"Let Randall do that," he replied. "He's still at the experimenting age, like you."

"And you're over the hill, I guess?"

He chuckled. "Feels like it sometimes," he confessed. "Good night, little girl."

She colored delicately, which heightened the blue of her eyes. "I'm not a child!"

"You are to me." He picked up his Stetson from the sideboard without looking at her. "Give my apologies to your mother. I can't wait for her. Thanks for dinner."

Before she could come up with a reply, he was out the door and gone, without even seeming to hurry.

The hell of it was that he was fiercely attracted to her. In fact he could probably fall head over heels in love with her. But she was much too young for a serious relationship. At her age she was likely to fall in and out of love weekly. Besides, she was almost certainly a virgin. Evan was six-four and weighed over two hundred and thirty pounds. A brief love affair had ended in near tragedy because, in his desire for the woman he loved—an innocent woman, like Anna—he hadn't been able to control his great strength. Louisa had run from him, terrified. It had scarred him, made him hopelessly wary of innocents like Anna. His size had been a sore spot with him ever since childhood, when he was forever coming to the defense of his three brothers. He'd always had to pull his punches. He'd even put a man in the hospital once when he'd underestimated his strength. The risk with a sheltered girl like Anna was just too great. No, he couldn't afford another episode like that, he couldn't take the chance. Better to stick to experienced women who weren't afraid of him.

Back at the brick mansion, Anna was raging over the things Evan had said. He was treating her like a teen with a crush, when she was dying of unrequited love for him!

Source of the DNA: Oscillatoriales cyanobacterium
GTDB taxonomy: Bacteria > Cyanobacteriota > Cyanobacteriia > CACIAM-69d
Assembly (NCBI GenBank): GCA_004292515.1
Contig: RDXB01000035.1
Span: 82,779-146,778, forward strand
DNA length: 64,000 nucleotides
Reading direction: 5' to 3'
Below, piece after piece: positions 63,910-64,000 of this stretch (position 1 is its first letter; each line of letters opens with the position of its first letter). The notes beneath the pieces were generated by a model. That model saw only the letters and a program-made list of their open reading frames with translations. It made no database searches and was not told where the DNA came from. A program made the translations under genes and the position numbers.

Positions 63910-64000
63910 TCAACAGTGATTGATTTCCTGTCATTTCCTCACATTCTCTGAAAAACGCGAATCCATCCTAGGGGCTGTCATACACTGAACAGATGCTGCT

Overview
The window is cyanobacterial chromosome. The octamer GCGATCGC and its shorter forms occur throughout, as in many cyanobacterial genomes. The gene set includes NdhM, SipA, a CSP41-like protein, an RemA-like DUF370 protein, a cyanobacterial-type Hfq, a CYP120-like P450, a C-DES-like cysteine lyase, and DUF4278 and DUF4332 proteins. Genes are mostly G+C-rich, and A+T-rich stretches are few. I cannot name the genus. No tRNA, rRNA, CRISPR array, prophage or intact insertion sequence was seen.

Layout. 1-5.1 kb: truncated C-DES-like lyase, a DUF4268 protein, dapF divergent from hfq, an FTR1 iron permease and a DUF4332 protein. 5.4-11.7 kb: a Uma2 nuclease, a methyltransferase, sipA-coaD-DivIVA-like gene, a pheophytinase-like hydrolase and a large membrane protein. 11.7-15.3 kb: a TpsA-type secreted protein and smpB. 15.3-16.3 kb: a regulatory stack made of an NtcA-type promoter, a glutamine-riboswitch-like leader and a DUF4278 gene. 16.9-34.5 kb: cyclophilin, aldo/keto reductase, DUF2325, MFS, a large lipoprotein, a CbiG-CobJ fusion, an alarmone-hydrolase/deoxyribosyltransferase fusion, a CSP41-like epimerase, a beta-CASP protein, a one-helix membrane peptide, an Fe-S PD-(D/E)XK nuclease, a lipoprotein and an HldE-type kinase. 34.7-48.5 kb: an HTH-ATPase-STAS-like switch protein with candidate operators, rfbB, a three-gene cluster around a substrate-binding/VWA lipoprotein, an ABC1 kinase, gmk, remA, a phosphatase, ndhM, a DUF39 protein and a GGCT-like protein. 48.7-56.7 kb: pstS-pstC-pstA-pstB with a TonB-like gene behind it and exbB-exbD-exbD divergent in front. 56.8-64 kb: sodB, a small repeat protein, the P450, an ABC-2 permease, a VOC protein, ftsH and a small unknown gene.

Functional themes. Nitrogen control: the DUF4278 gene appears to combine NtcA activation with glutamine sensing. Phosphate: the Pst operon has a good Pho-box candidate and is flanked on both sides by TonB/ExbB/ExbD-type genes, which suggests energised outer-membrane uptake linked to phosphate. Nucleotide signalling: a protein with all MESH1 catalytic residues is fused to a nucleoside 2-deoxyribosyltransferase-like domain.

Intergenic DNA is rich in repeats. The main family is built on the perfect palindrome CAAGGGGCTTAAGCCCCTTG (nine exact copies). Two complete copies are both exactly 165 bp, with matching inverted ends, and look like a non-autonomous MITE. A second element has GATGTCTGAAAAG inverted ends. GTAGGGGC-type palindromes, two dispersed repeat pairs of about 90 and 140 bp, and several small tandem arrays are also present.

"Where's Evan?" her mother asked, pausing in the doorway. She was tall and thin and fiftyish, dark, where Anna was fair like her father.

"He left," Anna said curtly. "He was afraid I might bend him over the table and seduce him in the green beans and mashed potatoes."

"What?" Polly asked, laughing.

"He's afraid to be alone with me," Anna muttered. "I suppose he thinks I'll get him pregnant."

"Child, do watch your language," Polly chided. "Never mind Evan. You've already got a beau, much closer to your own age."

Anna sighed. "Good old Randall," she mused. "With the wandering eyes. I like him a lot, but he flirts with every woman he sees. I can't believe he's serious about me."

"He's only in his twenties," Polly said. "Plenty of time to get serious when you're older. Marriage is for the birds, honey."

Anna glared at her. "Just because you and Daddy weren't happy together doesn't mean that I can't have a good marriage."

Polly's eyes darkened and she turned away to light a cigarette, ignoring Anna's disapproving glance as she reached for an ashtray. "Your father and I were very happy at first," her mother corrected. "Then he started flying overseas routes and I got into the real estate business. We never saw each other." She shrugged. "Just one of those things."

"Do you still love him?"

The older woman cocked a perfect dark eyebrow. "Love is a myth."

"Oh, Mama." Anna sighed.

Polly just laughed. "Dream your dreams, child. I'll settle for CDs in the bank and plenty of stocks and bonds in my safety deposit box. Where did you get that dress?"

The younger woman grinned. "It's yours."

Her mother gave her a mock glare. "How many times have I told you to stay out of my closet?"

"Only twenty. You won't buy me anything this sexy."

"I suppose you wore it to tempt Evan," Polly mused. "Well, you might as well give up. Evan's too old for you, and he knows it, even if you don't. Go and change. I'll treat you to a movie."


It was nice to have a mother who was also a good friend, Anna thought as she complied with the request. But nobody seemed inclined to take her feelings for Evan seriously. Especially Evan himself.

Sometimes Anna thought it would be nice if she had a job that would put her in constant contact with Evan. But she couldn't work cattle and she knew nothing about bookkeeping or finance. The best she'd been able to manage was secretarial work at her mother's real estate office. That did bring her into fairly frequent contact with Evan, because the Tremayne brothers were always looking for investment properties. Since Evan was the eldest and headed the company, he was the one her mother saw most frequently. That meant Anna got to see him. She was working on the premise of water dripping on stone. If he was around her enough, he might notice her more.

There were, of course, better ways than just sitting around hoping. Anna had the pursuit of Evan down to a science. She could wrangle invitations to parties he'd attend, she found ways to track him down at lunch and accidentally run into him. She occasionally waylaid him at the post office or the feed store. Most people found her relentless chase amusing, but more and more she sensed that it was affecting Evan. If only he'd just look at her!